Recently much attention has been drawn towards using the structure of XML documents to improve information retrieval, classification and clustering, and more generally information mining. In the last four years, the INEX (Initiative for the Evaluation of XML retrieval) has focused on system performance in retrieving elements of documents rather than full documents and evaluated the benefits for end users. Other works are interested in clustering large collections of documents using representations of documents that involve both the structure and the content of documents, or the structure only (  ,  ,  ,  ).
Approaches for combining structure and text range from adding a flat representation of the structure to the classical vector space model or combining different classifiers for different tags or media, to defining a more complex structured vector model  , possibly involving attributes and links.
When using the structure only, the objective is generally to organize large and heterogeneous collections of documents into smaller collections (clusters) that can be stored and searched more effectively. Part of the objective is to identify substructures that characterize the documents in a cluster and to build a representative of the cluster  , possibly a schema or a DTD.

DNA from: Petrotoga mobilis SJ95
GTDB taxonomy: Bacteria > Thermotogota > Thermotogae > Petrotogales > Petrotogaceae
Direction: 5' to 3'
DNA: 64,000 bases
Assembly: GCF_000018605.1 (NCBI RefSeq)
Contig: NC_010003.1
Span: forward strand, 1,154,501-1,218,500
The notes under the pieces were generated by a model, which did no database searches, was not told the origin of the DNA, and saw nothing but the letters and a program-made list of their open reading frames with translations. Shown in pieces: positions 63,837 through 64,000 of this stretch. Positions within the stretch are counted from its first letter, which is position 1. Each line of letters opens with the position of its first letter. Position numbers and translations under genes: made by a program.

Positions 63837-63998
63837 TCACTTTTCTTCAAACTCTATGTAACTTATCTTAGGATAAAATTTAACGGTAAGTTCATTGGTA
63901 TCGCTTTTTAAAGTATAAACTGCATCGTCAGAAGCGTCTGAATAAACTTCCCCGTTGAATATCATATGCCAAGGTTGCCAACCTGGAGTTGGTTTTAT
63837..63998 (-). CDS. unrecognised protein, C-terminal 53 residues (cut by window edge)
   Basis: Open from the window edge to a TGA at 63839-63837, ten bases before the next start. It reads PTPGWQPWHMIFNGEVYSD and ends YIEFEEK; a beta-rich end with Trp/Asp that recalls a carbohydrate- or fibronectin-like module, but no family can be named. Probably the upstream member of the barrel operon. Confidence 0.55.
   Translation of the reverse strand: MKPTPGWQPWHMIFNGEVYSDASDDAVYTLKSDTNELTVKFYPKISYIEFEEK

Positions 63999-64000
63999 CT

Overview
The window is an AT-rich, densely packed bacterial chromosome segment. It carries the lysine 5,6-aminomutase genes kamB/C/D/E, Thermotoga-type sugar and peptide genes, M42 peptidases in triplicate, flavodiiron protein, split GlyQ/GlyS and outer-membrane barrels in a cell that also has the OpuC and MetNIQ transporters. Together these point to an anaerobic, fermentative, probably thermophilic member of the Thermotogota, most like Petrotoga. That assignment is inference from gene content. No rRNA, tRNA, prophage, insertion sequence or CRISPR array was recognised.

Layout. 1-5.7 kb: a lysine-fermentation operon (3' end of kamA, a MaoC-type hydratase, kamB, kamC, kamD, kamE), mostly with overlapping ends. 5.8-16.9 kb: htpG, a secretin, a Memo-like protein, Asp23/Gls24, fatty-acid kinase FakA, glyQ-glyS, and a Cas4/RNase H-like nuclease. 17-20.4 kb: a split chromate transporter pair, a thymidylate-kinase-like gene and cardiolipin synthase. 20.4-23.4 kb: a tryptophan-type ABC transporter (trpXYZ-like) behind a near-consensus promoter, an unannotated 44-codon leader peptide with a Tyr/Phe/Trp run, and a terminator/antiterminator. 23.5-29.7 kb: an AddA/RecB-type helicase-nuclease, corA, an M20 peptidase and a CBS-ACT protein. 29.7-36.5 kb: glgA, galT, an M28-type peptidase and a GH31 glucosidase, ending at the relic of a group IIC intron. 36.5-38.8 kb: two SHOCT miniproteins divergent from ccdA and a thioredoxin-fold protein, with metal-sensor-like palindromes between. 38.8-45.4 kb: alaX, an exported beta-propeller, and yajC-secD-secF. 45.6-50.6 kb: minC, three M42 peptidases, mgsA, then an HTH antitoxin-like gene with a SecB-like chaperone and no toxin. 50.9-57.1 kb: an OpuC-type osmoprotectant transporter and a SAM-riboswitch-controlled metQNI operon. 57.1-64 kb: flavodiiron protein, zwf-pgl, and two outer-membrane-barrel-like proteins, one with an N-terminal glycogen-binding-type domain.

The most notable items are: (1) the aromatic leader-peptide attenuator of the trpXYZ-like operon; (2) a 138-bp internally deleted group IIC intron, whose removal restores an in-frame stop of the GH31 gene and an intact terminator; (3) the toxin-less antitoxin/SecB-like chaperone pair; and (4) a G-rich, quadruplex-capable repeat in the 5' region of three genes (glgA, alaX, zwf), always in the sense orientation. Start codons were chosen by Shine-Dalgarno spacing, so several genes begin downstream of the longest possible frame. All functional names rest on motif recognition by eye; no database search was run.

Since XML documents are represented as trees, the problem of clustering XML documents is the same as clustering trees. However, it is well known that algorithms working on trees have complexity issues. Therefore some models replace the original trees by structural summaries or s-graphs that only retain the intrinsic structure of the tree: for example, reducing a list of elements to a single element, flattening recursive structures, etc.
A common drawback of the approaches above is that they reduce documents to their intrinsic patterns (sub-patterns, or summaries) and do not take into account an important characteristic of XML documents, - the notion of a list of elements and more precisely the number of elements in those lists. While it may be fine for clustering heterogeneous collection, suppressing lists of elements may result in losing document properties that could be interesting for other types of XML mining.